Yesterday Outlaw Mama celebrated her first blog anniversary or “blogiversary.” When I read her witty words, I was all “awwwww, I never took the time to remind you that I had been on the world wide interwebs for a year!” Since that ship sailed over a month ago, I’d like to indulge by reliving a different bit of history.
My post, Beautiful Boy, is consistently the most read piece on this blog. It is the birth story (sort of) of my first child and it has probably gotten more views than every other post combined. I have two people to thank for that: my son and Christy Turlington.
My son for the story, CT for the tweet below.
There aren’t many moments in life when you can look back and say on this specific month, day, and year my life was forever changed. One of those moments for me was the day he was born. I mean that, of course, in all the obvious ways, like never being able to go to the bathroom in peace again and scouring the internet for Hot Wheels cake toppers. But I also mean it in some unusual ways, like creating this blog to handle the isolation of new motherhood and putting my stories out there for everyone to read, including Christy Turlington. And since she turned around and shared my link, I’ve had complete strangers email me to tell me they had similar experiences or how much they enjoyed reading my account. It’s been amazing.
So today, on the fourth anniversary of his birth, I’d like to share my story again.
I was on the fence about posting my son’s birth story. It’s not as fast-paced or sweet as my daughter’s. In fact, all 16 hours were entirely uneventful as far as labor goes. Textbook delivery.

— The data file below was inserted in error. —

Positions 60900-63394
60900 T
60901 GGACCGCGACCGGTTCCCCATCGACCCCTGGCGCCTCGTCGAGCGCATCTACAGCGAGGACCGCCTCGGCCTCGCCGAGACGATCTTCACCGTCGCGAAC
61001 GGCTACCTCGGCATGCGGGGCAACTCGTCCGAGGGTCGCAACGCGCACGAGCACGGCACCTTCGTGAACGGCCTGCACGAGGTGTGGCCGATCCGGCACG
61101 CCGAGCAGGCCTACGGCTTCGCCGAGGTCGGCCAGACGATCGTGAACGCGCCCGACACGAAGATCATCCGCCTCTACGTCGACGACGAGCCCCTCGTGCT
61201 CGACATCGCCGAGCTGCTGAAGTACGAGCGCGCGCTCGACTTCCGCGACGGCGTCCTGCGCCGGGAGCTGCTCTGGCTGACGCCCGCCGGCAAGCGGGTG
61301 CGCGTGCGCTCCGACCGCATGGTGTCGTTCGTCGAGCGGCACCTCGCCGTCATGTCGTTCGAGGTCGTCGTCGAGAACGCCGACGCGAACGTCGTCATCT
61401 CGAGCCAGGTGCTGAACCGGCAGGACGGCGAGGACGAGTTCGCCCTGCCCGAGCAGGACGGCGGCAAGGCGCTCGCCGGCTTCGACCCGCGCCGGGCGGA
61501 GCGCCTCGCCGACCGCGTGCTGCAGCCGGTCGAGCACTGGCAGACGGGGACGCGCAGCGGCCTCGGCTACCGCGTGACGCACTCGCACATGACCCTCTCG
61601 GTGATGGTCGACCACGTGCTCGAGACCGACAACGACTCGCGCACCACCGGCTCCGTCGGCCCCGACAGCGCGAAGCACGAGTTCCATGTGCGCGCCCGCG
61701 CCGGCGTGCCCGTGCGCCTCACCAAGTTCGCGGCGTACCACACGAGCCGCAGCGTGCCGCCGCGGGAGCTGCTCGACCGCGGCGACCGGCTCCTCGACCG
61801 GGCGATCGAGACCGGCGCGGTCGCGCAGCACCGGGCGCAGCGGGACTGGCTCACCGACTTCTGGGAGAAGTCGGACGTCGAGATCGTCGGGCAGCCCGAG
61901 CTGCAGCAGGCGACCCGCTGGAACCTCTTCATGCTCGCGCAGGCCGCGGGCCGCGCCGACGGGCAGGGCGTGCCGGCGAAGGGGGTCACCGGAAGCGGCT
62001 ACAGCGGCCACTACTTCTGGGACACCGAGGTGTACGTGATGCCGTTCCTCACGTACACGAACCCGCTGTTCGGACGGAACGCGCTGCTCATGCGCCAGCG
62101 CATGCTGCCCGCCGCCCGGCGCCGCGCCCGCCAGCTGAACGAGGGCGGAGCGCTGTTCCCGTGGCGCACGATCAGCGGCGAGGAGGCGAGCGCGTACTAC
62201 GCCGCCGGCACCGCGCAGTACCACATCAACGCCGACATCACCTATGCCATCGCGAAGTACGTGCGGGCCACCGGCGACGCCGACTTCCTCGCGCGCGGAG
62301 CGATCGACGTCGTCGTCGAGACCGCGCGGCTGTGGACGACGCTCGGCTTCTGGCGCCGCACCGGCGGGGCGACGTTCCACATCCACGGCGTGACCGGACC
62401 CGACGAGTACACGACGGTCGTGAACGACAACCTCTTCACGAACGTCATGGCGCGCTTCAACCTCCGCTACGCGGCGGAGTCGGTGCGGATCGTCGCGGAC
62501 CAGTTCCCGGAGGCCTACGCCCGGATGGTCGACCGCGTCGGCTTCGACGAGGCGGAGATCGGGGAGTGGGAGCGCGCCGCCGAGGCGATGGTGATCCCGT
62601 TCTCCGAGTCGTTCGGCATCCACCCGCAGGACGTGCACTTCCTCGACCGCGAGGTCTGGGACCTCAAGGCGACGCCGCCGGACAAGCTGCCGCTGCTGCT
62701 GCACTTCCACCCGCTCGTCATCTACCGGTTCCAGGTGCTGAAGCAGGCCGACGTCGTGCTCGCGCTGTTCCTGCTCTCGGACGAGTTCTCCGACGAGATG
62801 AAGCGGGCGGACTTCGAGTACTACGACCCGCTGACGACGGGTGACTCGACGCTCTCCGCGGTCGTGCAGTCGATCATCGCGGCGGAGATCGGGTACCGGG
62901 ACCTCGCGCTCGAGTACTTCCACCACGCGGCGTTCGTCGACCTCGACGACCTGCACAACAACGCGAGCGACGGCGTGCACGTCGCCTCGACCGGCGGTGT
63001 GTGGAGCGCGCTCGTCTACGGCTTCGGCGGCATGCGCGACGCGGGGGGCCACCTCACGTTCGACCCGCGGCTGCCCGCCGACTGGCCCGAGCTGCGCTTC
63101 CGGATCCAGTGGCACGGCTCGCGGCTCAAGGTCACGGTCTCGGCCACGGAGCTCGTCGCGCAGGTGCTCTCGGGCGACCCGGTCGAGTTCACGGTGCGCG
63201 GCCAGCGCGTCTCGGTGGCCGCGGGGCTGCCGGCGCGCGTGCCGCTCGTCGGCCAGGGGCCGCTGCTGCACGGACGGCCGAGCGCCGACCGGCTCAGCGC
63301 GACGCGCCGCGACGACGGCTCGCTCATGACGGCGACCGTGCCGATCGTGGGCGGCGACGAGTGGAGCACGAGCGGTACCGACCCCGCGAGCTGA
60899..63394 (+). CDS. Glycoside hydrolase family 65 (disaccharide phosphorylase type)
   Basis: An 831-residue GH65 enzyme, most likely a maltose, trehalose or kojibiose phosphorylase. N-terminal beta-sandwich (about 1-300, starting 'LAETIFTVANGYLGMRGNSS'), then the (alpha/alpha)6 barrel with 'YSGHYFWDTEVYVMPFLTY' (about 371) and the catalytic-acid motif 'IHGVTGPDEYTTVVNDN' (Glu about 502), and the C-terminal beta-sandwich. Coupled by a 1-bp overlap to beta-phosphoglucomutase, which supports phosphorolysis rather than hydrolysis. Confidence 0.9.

It was after he was born that shit got hectic. But I never want to put that on him. He carries enough weight on his tiny shoulders.
So this is not his birth story. This is my story and the lessons we can both take away from that day.
Dear baby boy,
We checked into the hospital early on a unseasonably warm Friday in February, nine days after the first time they told me I would be induced. I resisted as long as I could. I knew you weren’t quite ready (even if I was!). But as my due date passed and my fluid level decreased to alarming levels, I could no longer demand more time.
After 16 hours of pitocin induced labor and 4 hours of pushing, you arrived. 3:46am on Saturday.
Immediately I began to hemorrhage.
355am. I lose consciousness. Daddy tells me my eyes roll back in my head and I go limp. With some oxygen they revive me as they call for the crash cart. Your nana, who is with you in the nursery, hears the code blue call to maternity but cannot imagine that it is her baby that might be dying.
4am. They wheel me to an operating room. I am crying and confused but mostly terrified. Your daddy’s face is white even though his voice is strong. He is willing me to stay with him.
408am. The doctor is trying to explain. The placenta. They can’t deliver the placenta. It has grown into the uterus. She needs to perform a D&C. Here, sign these forms. We may have to remove your uterus entirely. Yes, I was asked to consent to a hysterectomy twenty seven minutes after giving birth for the first time. “Hope you enjoyed that experience because it will probably be your last,” the universe taunted.